An analysis by Political Scrapbook into donors who fund the Labour Leave campaign has found a troubling conflict of interests.
While a big majority of the Labour party – including MPs, members and voters – are in favour of remaining within the EU, a small but vocal minority want to leave.
The Labour Leave campaign was set up to advocate for that side, and claims on its website:
Labour’s Vote-to-LEAVE campaign is funded and staffed by Labour, Trades Unions and Socialist Society Members.
But an analysis of its donors casts doubt on this claim.
The Electoral Commission records donations above £7,500 to registered groups and political parties.
It shows that Labour Leave Limited received five declared donations in total, from three entities:
- £150,000 from Mr Jeremy Hosking
- £150,000 from Mr Richard Smith
- £15,000 from the official Vote Leave campaign
And this is where the problem arises, because all of them have very strong right-wing links.
As the Independent pointed out a few months ago, Smith is a Midlands businessman who makes defence equipment.
Mr Smith hit the headlines in 2007 when he flew David Cameron 90 miles from Oxford to his house near Hereford in his private jet for a meeting – just a week after the Leader of the Tory Opposition had unveiled proposals to tax unnecessary flights.
His company owns 55 Tufton Street – an address in central London that serves as a base for several right-wing groups including the Taxypayers’ Alliance, the climate change deniers from Global Warming Policy Foundations. More on him here.
As Left Foot Forward pointed out a few weeks ago, Hosking is major Tory donor, and has made his money through private equity.
Hosking donated £100,000 to the Conservative Party last April ahead of the general election, and gave another £50,000 in March of this year – the same month he bunged £50,000 to Labour Leave.
Hardly a socialist. More recently, he sent another £100,000 to Labour Leave, taking his total to £150,000.
This is the official Leave campaign, fronted by Michael Gove, George Osborne and Iain Duncan Smith.
It is likely that Labour Leave has also had funding from other sources, but which did not have to be declared as they were below the £7,500 limit.
And some of those donors may be trade unionists and socialist society members. We don’t know because the list is not public.
However, the vast majority of its funding has very likely come from these three sources.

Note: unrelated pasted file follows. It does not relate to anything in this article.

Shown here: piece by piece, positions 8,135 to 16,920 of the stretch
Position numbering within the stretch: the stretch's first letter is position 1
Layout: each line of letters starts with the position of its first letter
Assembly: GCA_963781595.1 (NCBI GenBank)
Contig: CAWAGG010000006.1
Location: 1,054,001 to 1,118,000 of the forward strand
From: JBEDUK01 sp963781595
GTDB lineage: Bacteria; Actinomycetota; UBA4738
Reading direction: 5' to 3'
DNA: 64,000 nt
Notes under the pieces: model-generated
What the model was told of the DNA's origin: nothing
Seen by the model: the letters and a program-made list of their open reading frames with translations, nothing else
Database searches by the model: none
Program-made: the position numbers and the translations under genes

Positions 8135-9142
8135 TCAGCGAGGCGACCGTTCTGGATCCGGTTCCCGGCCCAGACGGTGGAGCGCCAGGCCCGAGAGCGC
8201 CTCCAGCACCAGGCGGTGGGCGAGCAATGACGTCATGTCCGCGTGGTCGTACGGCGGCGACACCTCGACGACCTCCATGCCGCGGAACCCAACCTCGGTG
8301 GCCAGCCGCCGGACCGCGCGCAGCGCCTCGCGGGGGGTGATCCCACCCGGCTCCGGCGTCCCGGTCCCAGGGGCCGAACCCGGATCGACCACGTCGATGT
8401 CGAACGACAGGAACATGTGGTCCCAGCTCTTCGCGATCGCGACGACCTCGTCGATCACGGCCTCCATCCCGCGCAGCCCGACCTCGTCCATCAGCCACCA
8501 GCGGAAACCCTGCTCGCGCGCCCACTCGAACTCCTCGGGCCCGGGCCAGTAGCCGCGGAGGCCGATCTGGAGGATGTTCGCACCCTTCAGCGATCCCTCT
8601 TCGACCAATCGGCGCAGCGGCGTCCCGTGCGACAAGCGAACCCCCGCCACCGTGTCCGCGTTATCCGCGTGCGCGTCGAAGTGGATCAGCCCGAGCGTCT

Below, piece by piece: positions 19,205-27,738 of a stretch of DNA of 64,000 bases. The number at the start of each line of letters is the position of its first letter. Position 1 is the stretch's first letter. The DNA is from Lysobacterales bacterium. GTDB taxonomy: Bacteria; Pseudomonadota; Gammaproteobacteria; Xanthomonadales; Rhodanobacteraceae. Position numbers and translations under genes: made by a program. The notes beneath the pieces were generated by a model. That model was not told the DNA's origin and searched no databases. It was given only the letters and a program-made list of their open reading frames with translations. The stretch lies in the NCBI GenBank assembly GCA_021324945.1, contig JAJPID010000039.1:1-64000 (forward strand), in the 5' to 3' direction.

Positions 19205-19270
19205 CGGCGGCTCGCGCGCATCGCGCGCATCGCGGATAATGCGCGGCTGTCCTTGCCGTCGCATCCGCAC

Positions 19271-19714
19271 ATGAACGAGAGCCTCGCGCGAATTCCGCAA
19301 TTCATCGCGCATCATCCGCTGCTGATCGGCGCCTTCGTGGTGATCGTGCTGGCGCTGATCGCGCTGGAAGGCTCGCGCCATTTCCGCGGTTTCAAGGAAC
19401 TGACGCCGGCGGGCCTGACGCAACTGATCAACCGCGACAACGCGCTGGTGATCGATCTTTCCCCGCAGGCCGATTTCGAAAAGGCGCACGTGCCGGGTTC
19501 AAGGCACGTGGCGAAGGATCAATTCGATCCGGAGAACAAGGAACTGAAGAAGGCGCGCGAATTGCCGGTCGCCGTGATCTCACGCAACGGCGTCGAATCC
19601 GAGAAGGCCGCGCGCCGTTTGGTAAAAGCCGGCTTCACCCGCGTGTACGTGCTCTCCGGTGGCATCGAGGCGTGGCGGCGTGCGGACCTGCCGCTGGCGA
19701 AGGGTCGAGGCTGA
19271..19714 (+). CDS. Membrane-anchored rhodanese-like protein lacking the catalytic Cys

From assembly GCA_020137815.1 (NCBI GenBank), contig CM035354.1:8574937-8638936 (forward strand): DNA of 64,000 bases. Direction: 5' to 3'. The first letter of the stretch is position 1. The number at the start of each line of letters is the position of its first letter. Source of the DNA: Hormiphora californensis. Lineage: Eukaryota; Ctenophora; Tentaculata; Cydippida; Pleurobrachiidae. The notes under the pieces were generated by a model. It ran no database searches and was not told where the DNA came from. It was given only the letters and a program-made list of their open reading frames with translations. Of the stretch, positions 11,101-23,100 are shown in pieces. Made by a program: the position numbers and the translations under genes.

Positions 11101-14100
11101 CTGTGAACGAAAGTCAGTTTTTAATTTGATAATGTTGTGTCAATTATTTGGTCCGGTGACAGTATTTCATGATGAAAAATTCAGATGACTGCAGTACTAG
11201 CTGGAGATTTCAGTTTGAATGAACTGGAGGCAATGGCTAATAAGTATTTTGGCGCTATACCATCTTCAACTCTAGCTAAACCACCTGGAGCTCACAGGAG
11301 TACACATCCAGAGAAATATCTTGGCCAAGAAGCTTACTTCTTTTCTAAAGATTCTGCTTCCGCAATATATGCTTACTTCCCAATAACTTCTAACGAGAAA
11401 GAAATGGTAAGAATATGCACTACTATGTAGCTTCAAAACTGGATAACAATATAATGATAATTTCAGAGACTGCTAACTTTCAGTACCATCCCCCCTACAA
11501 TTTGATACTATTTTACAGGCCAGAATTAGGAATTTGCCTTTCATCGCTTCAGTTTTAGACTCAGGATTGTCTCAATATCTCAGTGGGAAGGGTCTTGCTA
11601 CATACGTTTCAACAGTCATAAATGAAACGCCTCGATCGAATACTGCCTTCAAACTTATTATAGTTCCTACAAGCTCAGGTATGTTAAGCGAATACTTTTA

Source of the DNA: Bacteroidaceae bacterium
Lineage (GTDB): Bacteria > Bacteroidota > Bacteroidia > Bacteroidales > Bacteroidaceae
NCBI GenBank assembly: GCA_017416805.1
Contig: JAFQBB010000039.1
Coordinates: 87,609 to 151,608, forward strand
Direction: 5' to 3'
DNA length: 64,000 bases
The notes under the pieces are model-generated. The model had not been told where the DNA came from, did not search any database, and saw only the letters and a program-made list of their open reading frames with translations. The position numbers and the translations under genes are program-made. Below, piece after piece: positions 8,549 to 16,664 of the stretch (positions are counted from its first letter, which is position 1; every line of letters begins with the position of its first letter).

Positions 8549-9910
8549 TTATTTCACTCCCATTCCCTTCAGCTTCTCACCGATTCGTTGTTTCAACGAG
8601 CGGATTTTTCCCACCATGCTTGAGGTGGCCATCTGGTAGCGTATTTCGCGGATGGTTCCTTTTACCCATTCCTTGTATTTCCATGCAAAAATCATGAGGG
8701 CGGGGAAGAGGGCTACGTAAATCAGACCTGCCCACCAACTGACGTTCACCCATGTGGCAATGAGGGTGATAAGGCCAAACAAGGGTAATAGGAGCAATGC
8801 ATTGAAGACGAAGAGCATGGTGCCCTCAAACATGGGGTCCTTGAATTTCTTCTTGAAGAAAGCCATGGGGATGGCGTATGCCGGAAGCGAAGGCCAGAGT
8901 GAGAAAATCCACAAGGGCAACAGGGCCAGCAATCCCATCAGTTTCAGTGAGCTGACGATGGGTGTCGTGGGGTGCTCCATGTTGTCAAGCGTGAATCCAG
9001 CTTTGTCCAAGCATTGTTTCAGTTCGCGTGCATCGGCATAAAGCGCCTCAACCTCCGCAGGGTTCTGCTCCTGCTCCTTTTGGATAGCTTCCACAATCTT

Update: John Mills, chair of Labour Leave, has responded to our questions:
1. The Labour Leave campaign states it is funded by socialist societies and Labour members, yet all of the declared donations have come from right-wing Tory donors. Doesn’t that make the statement on your website incorrect?
For a long time Labour Leave was funded largely by me ( a very long-standing Labour Party member) and small contributions from elsewhere in the Labour movement, so what we said until recently about funding was true. More recently we have had funding from all sorts of sources, including Conservative–voting people and we have therefore changed what our website says about funding.
2. Why doesn’t the Labour Leave campaign declare on its website who it is funded by?
We just have not got around to doing so. There is no secret about who funds Labour Leave as the Electoral Commission declares all donations of £7,500 or above. We do also have hundreds – I think now about 600 – individual donors, whom we think are very largely Labour people, who have provided us with smaller amounts.
3. Would it be fair to say the Labour Leave campaign is being used by right-wing Tories who have an anti-worker agenda?
No, I think that all our major non-Labour donors think that Labour Leave has a crucial role in marshalling support for the UK leaving the EU among Labour-leaning voters. Their reasons for wanting the UK to leave the EU cover a wide range of issues such as its cost, border control, the EU record in Greece, democracy, the euro, etc. I don’t think they have any more of an anti-working agenda than anyone who votes Conservative – which is not what I do!